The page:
Toolbox Tuesday: the “no harm, no foul” principle….

The 5th Circuit has issued a published opinion in favor of Riesel ISD that touches on a number of common special education issues.  These include Child Find, what an IEP ought to look like, and student discipline. Since today is Toolbox Tuesday, we’ll tell you about the discipline issue. 

The school proposed placing the high school student in DAEP for 40 days due to an alleged assault.   The district held an ARDC meeting to conduct a manifestation determination in August, 2017.  At the time the ARDC meeting was held, the student was banned from school grounds, so he did not attend. This was particularly unfortunate because he had just turned 18. That meant that the rights of the parent under IDEA had transferred to him. He should have been at the meeting.  However, the district quickly corrected this error by holding a second meeting about a week later. With the student in attendance, the ARDC decided that his behavior was not a manifestation of disability. The student disagreed, and this became one of the issues in the subsequent due process hearing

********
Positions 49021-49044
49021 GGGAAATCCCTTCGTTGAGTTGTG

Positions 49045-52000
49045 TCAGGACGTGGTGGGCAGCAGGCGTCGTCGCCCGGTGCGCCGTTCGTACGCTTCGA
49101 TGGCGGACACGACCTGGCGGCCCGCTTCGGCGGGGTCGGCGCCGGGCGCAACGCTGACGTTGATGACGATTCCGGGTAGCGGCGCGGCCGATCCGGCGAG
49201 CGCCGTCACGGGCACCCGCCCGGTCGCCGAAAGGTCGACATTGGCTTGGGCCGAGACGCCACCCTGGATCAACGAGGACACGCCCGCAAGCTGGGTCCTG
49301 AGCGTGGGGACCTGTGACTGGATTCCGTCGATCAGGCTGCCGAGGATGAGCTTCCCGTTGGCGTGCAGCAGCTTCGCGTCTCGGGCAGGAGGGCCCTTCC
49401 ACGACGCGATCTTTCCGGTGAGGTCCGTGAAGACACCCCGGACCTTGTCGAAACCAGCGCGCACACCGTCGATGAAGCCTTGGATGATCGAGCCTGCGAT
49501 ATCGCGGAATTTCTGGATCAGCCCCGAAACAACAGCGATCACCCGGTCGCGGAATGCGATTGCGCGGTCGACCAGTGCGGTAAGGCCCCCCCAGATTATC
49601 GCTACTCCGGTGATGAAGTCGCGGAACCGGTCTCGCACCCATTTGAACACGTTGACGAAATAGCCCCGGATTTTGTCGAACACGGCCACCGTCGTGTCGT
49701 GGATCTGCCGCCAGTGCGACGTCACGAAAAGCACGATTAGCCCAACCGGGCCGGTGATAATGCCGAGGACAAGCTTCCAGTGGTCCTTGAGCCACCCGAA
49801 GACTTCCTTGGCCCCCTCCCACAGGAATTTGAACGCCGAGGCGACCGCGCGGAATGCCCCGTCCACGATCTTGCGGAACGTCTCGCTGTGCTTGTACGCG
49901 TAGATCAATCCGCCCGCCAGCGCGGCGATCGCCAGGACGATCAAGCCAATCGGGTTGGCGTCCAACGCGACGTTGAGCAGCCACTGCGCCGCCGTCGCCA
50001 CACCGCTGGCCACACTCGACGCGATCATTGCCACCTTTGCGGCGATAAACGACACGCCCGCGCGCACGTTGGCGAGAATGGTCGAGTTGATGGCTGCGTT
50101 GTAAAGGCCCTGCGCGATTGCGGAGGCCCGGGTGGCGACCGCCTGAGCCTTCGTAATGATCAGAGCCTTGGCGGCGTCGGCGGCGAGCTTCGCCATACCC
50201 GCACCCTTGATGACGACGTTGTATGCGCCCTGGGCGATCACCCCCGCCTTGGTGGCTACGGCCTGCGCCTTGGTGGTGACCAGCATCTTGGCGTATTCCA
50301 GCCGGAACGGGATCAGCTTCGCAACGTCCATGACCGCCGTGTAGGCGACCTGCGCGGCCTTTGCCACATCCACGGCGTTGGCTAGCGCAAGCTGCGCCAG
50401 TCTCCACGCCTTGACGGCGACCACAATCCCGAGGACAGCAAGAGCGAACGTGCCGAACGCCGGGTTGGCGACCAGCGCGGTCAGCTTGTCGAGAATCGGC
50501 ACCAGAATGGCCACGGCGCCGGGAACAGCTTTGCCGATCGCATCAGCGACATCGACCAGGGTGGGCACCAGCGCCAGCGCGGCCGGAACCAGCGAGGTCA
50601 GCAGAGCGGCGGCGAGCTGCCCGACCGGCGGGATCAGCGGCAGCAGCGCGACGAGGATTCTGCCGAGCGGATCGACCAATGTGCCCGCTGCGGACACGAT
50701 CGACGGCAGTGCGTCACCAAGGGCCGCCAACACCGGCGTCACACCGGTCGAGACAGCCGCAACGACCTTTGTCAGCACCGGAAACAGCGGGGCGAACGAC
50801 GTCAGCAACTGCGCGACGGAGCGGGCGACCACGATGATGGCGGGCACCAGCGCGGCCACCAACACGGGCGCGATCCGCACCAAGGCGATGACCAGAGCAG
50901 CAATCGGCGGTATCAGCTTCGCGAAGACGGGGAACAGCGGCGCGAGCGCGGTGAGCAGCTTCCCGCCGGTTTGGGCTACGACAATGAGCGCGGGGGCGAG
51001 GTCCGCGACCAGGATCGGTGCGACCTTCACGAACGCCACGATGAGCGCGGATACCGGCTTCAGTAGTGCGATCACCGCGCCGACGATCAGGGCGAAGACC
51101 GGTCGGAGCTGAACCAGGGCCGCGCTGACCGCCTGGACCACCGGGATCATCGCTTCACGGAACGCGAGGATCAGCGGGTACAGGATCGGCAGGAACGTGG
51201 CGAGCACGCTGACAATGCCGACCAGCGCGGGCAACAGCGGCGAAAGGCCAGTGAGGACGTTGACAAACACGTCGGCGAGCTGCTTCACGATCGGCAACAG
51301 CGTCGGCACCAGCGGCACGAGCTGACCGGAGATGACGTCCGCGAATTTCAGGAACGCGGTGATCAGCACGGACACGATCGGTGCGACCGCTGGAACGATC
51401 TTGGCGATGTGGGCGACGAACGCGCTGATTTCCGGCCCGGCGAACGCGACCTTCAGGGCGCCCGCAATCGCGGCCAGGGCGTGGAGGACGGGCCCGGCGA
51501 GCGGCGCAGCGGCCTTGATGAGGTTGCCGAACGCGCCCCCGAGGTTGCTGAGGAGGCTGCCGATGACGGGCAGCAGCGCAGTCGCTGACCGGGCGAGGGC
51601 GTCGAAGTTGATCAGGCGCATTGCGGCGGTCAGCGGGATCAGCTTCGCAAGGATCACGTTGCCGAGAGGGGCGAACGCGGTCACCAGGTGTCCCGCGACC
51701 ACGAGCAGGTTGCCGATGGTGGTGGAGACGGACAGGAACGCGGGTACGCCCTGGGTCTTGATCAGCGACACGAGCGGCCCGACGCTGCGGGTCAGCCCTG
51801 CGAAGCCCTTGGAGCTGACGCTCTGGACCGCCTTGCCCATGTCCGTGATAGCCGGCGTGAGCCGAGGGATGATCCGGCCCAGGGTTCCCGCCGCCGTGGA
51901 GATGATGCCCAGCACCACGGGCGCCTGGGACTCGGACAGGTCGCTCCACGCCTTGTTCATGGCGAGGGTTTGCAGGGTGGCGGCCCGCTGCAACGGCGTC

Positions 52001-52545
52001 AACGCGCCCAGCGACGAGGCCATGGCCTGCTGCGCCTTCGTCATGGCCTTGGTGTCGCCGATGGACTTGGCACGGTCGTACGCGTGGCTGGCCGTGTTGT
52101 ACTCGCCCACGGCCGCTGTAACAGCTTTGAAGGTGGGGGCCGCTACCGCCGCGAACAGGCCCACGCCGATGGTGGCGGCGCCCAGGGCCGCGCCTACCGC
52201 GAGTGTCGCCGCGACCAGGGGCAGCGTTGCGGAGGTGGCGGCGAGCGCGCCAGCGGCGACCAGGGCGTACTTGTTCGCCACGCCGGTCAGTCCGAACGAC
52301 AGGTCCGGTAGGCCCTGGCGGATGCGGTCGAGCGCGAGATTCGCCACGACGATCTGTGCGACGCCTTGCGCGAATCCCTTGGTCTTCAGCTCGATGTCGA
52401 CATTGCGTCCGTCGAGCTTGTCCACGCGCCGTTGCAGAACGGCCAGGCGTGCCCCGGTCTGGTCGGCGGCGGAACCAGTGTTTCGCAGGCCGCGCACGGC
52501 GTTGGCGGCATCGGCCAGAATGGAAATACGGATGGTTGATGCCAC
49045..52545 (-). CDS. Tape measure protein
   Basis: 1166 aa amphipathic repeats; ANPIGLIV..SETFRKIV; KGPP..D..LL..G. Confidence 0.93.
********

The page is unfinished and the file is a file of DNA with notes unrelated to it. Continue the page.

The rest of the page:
The school district prevailed on all levels in this case—with the hearing officer, the federal district court, and now the 5th Circuit.  At the Circuit Court level the argument over the manifestation determination was strictly about procedure, rather than the facts.  The student argued that his exclusion from the ARDC meeting was a fatal error, a denial of his opportunity to participate in the process in a meaningful way. 

Nope. The court did not see it that way. The student was present at the second meeting and had his opportunity to participate.  Therefore this falls squarely in the “no harm, no foul” category.

We’ll have more to say about this case, but that’s it for today.  Except to add that the case of Leigh Ann H. v. Riesel ISD was decided by the 5th Circuit on November 22, 2021, and will be published in the Federal Reporter, meaning that it can be cited as a binding precedent in future cases.  Hats off to the district staff, and the team effort at Walsh Gallegos led by Gigi Driscoll, Jennifer Carroll, Craig Wood, Nona Matthews and Meredith Walker.  Until it’s published in the Federal Reporter, the opinion can be found at 2021 WL 5444726. 


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Tomorrow: a curveball from the court.